Panasonic Lumix DMC-GH1

Panasonic GH1 vs Nikon D90 vs Canon SX1 IS


Panasonic Lumix DMC-GH1 results :
Real-life resolution / Studio resolution / High ISO Noise


Panasonic Lumix DMC-GH1 results continued…

Real-life resolution / Studio resolution / High ISO Noise

Real-life resolution

  To compare real-life performance we shot the same scene with the Panasonic Lumix DMC-GH1, Nikon D90 and the Canon PowerShot SX1 IS within a few moments of each other using their best quality JPEG and base ISO settings. The lenses on each camera were adjusted to deliver the same vertical field of view.

The image left was taken with the Panasonic Lumix DMC-GH1 at 100 ISO with the G VARIO 14-140mm kit lens at 19mm f5.6; the original Large Fine JPEG measured 6.73MB. The crops are taken from the areas marked by the red squares and presented here at 100%.

Note, the Nikon D90 captures wider 3:2 aspect ratio images, so by matching the vertical field of view, we’re effectively treating the DSLR here as a 10.8 Megapixel camera, delivering 4:3 shaped images. Note, we shot this scene at every aperture setting on the GH1, and the f5.6 version slightly preferred over f8, although in the studio resolution tests on the next page, there was no measurable difference between the f5.6 and f8 samples.

With the Lumix GH1 set to record 4:3 images, it has a small theoretical resolution advantage here, sporting 12 effective Megapixels. But judging from the crops below, there’s no more real-life fine detail resolved in its favour – indeed there’s a slight softness to the images which you’ll see across our results and gallery pages, which we believe is mostly attributable to the G VARIO 14-140mm kit lens.

Like most super-zoom lenses, the optical quality rarely matches that of a shorter range, although by boosting the sharpening either in-camera or later, you can retrieve some fine details.

In our tests we also found the 14-140mm became softer in the corners too, which is why the mountain ridge crop in the first row below looks less sharp than the other two cameras. You’ll also notice the Panasonic and Nikon crops are bereft of coloured fringing here, thanks to in-camera digital reduction that’s absent on the Canon super-zoom.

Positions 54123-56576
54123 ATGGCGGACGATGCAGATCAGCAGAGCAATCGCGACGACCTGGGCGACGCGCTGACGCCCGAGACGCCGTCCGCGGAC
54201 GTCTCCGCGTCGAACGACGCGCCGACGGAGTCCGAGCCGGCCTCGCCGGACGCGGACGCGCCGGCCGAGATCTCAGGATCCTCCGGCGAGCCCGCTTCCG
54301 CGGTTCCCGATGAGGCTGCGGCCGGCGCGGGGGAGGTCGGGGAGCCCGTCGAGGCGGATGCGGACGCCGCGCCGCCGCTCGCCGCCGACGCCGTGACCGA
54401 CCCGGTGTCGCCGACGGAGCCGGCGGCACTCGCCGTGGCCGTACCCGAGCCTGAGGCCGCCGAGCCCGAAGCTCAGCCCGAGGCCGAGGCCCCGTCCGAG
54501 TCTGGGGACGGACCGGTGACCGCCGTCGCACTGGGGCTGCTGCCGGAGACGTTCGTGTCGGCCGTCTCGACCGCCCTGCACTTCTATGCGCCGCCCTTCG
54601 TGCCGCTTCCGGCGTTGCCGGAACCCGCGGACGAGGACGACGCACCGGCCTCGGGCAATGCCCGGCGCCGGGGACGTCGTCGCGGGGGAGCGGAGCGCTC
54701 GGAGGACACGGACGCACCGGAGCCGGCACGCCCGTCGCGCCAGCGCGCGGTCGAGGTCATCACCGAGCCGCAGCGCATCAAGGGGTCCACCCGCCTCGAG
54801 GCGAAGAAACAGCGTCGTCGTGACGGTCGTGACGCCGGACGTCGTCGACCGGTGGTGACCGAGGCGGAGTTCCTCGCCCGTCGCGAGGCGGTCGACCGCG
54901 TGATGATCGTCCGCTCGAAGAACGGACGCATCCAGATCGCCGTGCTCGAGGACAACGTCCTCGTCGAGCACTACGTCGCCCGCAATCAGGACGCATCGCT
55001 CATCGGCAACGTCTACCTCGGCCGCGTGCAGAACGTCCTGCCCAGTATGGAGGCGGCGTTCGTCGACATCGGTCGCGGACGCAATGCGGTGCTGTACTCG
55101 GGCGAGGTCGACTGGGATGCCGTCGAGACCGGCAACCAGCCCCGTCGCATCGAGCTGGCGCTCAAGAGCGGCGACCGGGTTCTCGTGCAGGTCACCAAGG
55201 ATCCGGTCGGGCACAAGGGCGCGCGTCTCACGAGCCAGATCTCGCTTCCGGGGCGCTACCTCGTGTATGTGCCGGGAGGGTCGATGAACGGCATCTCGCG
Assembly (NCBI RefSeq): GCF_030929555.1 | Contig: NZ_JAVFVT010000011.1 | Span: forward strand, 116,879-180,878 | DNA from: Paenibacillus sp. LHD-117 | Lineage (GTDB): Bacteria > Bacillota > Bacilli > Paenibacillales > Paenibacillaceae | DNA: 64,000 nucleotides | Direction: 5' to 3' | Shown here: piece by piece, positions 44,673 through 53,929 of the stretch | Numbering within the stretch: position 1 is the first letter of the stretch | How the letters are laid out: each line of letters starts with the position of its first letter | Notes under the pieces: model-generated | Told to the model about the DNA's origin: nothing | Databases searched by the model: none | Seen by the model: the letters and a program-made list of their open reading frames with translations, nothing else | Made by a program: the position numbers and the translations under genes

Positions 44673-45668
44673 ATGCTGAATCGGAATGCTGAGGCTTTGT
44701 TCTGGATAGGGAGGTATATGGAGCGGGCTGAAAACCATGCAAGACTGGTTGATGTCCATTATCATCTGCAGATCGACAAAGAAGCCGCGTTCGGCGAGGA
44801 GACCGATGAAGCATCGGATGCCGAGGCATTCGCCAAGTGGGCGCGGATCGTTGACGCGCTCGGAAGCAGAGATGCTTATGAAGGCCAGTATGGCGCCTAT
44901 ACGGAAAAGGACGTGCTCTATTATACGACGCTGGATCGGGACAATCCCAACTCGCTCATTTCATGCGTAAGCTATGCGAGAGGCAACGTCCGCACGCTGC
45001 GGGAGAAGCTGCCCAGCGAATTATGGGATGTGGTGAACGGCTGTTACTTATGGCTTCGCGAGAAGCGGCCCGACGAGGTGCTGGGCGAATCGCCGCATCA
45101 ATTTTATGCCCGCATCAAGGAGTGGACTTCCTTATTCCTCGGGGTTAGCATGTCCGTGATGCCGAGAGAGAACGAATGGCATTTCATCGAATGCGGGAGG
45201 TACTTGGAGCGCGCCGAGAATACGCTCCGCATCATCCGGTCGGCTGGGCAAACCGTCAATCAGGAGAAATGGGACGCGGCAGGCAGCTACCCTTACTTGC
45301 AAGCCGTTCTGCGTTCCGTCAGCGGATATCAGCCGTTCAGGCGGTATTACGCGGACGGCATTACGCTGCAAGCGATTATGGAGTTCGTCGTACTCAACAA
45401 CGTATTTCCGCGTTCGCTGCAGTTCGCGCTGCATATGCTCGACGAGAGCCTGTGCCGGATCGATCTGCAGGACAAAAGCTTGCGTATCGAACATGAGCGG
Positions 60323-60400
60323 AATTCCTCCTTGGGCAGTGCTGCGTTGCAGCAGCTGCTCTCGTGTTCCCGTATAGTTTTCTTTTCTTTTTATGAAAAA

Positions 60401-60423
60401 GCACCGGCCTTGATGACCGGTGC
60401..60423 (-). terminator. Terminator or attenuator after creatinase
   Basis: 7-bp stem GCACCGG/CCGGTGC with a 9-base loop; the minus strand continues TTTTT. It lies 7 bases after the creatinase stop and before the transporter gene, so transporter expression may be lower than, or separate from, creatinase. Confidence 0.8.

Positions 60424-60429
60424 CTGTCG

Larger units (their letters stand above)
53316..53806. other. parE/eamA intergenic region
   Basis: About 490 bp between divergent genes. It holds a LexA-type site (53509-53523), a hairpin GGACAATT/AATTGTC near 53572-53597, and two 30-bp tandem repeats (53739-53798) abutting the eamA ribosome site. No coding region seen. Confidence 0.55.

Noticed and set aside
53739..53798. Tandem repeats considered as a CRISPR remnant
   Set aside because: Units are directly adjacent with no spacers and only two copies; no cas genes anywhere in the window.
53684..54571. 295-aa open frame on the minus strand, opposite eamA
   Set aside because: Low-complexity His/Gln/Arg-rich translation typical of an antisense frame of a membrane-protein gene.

Moving onto the second row of crops, taken from the middle of the image, all three cameras are showing plenty of fine detail, and the differences you’re seeing are mostly down to the sharpness of their optics and image processing.

The GH1 once again comes up a little soft, while the Canon SX1 IS is applying the greatest sharpening, which in turn has revealed some noise grain even at the lowest sensitivity.

It’s a similar story in the third and fourth rows of crops: the GH1 looks a little soft, while the Canon SX1 IS has arguably over-sharpened and revealed the inherent noise of a camera with a small sensor. The Nikon D90 has delivered the best-looking crops here, although in terms of actual detail resolved, it’s roughly equivalent to the GH1.

So what happens if you shoot in RAW on the GH1 and apply greater sharpening? Can the softness seen here be cut-through, or is it an inherent problem with the super-zoom kit lens? Find out by scrolling to the bottom of this page or head straight over to our results from a controlled environment in our Lumix GH1 Studio Resolution page.

 

Panasonic Lumix DMC-GH1
Nikon D90
Canon PowerShot SX1 IS
   
f5.6, 100 ISO
f8, 200 ISO
f4, 80 ISO
         
   
f5.6, 100 ISO
f8, 200 ISO
f4, 80 ISO
         
   
f5.6, 100 ISO
f8, 200 ISO
f4, 80 ISO
         
   
f5.6, 100 ISO
f8, 200 ISO
f4, 80 ISO

Panasonic Lumix DMC-GH1: JPEG versus RAW

We photographed the scene here in the Lumix GH1’s RAW plus Fine JPEG mode, allowing us to directly compare images created from exactly the same data. Below are 100% crops taken from the original JPEG file alongside the RAW version, processed with the supplied Silkypix Developer Studio 3.0 SE; by default, the Unsharp Mask is set to zero in SilkyPIX, which unsurprisingly delivers a very soft result, so here we’ve increased the amount to 100 in order to reveal fine details.

At first glance, the sharpened RAW file appears to solve the softening seen above – it’s cut through the ‘haze’ to deliver a punchier result with crisp details. But look a little closer and it’s also revealed some posterisation effects, especially on the tree foliage and some of the building walls and roofs. Most would find this undesirable when examined at 100%, but it does prove shooting in RAW has the potential to deliver better-looking results than the in-camera JPEGs using the camera’s default settings. As always, it’s a case of experimenting with different settings until you achieve the desired effect.

Now let’s look at the Lumix GH1’s resolution in a studio environment.

Panasonic Lumix DMC-GH1: JPEG
 
Panasonic Lumix DMC-GH1: RAW
f5.6, 100 ISO
f5.6, 100 ISO
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